The majority of the public fails to shower before entering the
water at a commercial aquatics facility, suggests widely reported
While 64 percent of parents recognized the importance of not
swallowing pool water, only 26 percent think it is very important
to shower before entering the water, data from the University of
Michigan C.S. Mott Children’s Hospital Poll on
Children’s Health indicates. Also, 28 percent believe
preventing recreational water illnesses is the responsibility of
facility staff. The findings made headlines on national cable
networks, including CNN, morning talk shows, and local news.
“Whenever [such] studies can garner media attention,
that’s an opportunity to get healthy swimming messages out to
the public,” said Michele Hlavsa, chief of the Centers for
Disease Control Healthy Swimming Program. But “the results of
this survey indicate we’ve got a long way to go and suggests
... parents aren’t understanding their role.”
RWIs affect about 10,000 individuals annually, and “although
there’s been an increase in illnesses, we haven’t
really had a good understanding of why,” said lead researcher
Matthew Davis, M.D., associate professor in the Child Health
Evaluation and Research Unit at U-M Medical School, and associate
professor of public policy at the Gerald R. Ford School of Public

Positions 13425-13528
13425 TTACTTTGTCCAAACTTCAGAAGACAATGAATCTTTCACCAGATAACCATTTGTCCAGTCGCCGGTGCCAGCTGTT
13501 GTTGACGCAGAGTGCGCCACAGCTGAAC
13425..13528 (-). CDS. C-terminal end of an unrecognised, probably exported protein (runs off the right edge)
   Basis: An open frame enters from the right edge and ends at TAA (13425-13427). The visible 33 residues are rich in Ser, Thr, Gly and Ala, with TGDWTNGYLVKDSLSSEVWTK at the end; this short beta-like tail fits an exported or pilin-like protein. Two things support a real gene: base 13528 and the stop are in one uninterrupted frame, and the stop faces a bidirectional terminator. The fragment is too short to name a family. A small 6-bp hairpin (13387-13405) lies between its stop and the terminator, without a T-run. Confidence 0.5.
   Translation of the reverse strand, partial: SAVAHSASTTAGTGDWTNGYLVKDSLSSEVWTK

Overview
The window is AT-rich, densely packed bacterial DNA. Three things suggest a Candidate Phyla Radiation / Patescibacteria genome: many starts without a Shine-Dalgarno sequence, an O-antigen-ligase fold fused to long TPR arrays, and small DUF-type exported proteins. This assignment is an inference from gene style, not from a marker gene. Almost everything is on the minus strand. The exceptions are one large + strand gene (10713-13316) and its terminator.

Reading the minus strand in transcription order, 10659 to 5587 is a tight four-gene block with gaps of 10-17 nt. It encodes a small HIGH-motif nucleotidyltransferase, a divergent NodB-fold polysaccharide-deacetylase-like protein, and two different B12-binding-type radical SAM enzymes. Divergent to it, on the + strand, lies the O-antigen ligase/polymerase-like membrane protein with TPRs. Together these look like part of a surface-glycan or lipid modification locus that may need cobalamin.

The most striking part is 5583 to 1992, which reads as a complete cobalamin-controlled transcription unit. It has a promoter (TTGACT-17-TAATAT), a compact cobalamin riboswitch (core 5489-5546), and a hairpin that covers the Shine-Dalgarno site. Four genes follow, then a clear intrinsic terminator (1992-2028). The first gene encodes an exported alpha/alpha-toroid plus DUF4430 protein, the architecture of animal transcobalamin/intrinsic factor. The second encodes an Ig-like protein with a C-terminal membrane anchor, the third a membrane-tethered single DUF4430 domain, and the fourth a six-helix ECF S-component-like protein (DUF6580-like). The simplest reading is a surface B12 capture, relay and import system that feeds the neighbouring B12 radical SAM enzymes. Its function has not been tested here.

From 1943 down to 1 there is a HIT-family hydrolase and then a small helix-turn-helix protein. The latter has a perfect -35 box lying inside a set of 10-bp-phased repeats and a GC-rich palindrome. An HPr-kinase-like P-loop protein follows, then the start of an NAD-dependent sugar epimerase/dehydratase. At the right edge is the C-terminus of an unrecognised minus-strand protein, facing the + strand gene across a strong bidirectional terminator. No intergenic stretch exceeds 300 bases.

Policy. The survey results suggest “there’s something
everyone can do now to help keep public pools and waterparks
Davis and his team survey parents annually and came up with this
research topic through public input, a review of various
publications (including CDC reports), and professional involvement
in the community.
“One of the things we noticed is that there’s always
‘please shower’ signs ... but many times people walk
right past,” Davis said.
Survey participants were asked about their waterpark attendance,
but Davis believes the data can be extrapolated to all aquatic
venues. “Even though we didn’t ask about public pools,
I think families behave pretty similarly when it comes to showering
or not,” he said.
Operators can help raise awareness by getting creative. Davis says
he’s seen messaging on the floor, and Hlavsa suggests
providing information on birthday party rental contracts, ticket
stubs and the like. Operators also can establish consequences,such
as fines for parents whose kids have accidents in the pool.
Data for the survey was collected via a phone survey by Knowledge
Network Inc., a nationwide research firm. Respondents are a
representative cross-section of the nation.